This AI can predict heart attacks a year in advance
In the United States, cardiovascular disease (CVD) is a major health problem accounting for nearly 40 percent of all deaths each year, according to the US National Library of Medicine. Now, scientists from University of Utah Health have confirmed that artificial intelligence (AI) can better predict cardiovascular disease, including risk factors, onset, and course.
Fortunately, several risk factors for heart disease—such as tobacco use, hypertension, obesity, elevated low-density lipoprotein cholesterol (LDL-C), and hypercoagulable states can be modified. Much like detecting cancer early, therapeutic lifestyle changes and drug treatment can be highly effective at reducing a patient’s risk of heart attack and stroke if risk factors can be identified in patients early. But AI technology could improve this process, with the potential of saving lives before adverse events occur.
The Centers for Disease Control and Prevention (CDC) lists heart disease as the #1 leading cause of death in the US, followed by cancer and Covid. Cardiovascular disease is a grave concern in the field of medicine. Here in Utah, University of Utah Health researchers have been working closely with physicians at Intermountain Primary Children’s Hospital to develop computational tools that accurately measure the combined effects of existing medical conditions on a patient’s heart and blood vessels.
While the initial research is limited to cardiovascular disease, it’s only the beginning. Researchers see the vast potential of AI technology and how it can essentially help identify and pinpoint risk factors in a broad range of medical diagnoses.
“We can turn to AI to help refine the risk for virtually every medical diagnosis, [including] the risk of cancer, the risk of thyroid surgery, the risk of diabetes—any medical term you can imagine,” says Martin Tristani-Firouzi, the study’s corresponding author, a pediatric cardiologist at U of U Health and Intermountain Primary Children’s Hospital, and scientist at the Nora Eccles Harrison Cardiovascular Research and Training Institute.
The current methods for calculating various risk factors on cardiovascular diseases—such as medical history and demographics—are subjective and imprecise, says Mark Yandell, senior author of the study, professor of human genetics, and co-founder of Backdrop Health. Since these methods fall short, they fail to identify those interactions that can profoundly affect the health of a person’s heart and blood vessels.
Instead, the researchers focused on measuring comorbidities and how they influence patient health. Yandell, Tristani-Firouzi, and their colleagues from Intermountain Primary Children’s Hospital and U of U Health sorted through more than 1.6 million anonymous electronic health records (EHRs) utilizing AI. These EHRs included detailed information about patients, including lab tests, diagnoses, medication prescribed, and medical procedures, which helped researchers identify which comorbidities were most likely to aggravate cardiovascular disease.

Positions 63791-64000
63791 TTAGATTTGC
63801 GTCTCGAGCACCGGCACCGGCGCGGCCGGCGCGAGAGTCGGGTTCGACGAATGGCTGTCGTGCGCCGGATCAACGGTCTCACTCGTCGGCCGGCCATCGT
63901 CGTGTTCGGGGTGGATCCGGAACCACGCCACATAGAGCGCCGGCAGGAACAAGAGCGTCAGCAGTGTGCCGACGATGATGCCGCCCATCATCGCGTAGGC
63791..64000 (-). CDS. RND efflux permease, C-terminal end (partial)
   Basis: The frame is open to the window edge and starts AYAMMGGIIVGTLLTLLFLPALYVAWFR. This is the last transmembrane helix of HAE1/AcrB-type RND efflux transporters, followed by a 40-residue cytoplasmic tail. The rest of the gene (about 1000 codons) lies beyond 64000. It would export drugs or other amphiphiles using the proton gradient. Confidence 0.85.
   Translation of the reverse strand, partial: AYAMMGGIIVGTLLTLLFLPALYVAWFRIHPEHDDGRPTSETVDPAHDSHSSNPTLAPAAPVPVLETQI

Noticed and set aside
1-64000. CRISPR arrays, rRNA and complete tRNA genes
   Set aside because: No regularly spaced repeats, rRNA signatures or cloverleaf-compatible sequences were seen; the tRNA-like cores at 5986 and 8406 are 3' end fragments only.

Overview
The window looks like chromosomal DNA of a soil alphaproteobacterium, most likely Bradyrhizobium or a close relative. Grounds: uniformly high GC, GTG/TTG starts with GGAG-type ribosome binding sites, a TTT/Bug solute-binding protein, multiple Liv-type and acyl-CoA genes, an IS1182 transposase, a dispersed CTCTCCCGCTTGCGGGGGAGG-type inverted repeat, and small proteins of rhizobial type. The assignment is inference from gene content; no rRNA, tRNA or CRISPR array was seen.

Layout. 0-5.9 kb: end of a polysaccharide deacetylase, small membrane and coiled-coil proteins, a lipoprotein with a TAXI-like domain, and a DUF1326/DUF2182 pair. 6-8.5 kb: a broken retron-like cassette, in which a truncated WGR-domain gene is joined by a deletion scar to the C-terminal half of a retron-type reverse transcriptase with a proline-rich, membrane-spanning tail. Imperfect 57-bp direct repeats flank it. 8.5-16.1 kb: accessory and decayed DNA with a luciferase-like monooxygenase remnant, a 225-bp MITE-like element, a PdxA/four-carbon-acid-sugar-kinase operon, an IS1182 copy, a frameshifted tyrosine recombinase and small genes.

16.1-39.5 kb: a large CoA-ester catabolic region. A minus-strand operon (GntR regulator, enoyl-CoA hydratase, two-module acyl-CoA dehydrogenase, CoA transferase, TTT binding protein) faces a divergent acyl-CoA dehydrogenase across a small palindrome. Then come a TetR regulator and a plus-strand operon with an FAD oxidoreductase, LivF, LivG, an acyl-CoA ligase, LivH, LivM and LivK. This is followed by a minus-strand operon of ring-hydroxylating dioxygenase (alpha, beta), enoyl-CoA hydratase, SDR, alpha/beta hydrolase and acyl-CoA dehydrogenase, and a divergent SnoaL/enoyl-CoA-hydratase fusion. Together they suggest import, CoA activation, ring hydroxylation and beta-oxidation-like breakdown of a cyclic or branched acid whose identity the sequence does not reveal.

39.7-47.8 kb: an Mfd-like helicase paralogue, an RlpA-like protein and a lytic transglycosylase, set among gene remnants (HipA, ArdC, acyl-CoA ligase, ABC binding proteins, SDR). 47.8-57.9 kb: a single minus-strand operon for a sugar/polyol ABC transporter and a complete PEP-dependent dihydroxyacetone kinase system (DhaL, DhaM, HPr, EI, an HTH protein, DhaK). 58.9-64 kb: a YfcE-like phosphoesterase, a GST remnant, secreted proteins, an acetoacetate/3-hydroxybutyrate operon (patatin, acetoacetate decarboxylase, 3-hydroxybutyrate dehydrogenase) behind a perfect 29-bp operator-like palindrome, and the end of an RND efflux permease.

“The important thing is that we can now calculate any outcome given multiple combinations of prior events in the patient’s medical record,” Yandell says. “This allows us to refine a patient’s risk for a medical diagnosis and understand how prior events influence future ones.”
The researchers found that patients with a previous diagnosis of cardiomyopathy, a disease of the heart muscle, had an 86 times higher risk of needing a heart transplant than those without cardiomyopathy. Individuals with viral myocarditis had about a 60 times higher chance of needing a heart transplant. Transplant risk for those who used the drug milrinone (used to treat heart failure) rose by 175 times—the strongest predictor of a heart transplant.
In certain cases, the combined risk was significantly higher. When individuals took milrinone and had cardiomyopathy, for instance, their risk of needing a heart transplant jumped to 405 times higher than individuals with healthier hearts.
“This novel technology demonstrates that we can estimate the risk of medical complications with precision and even determine better medicines for individual patients,” Josh Bonkowsky, director of the Primary Children’s Center for Personalized Medicine, told U of U Health.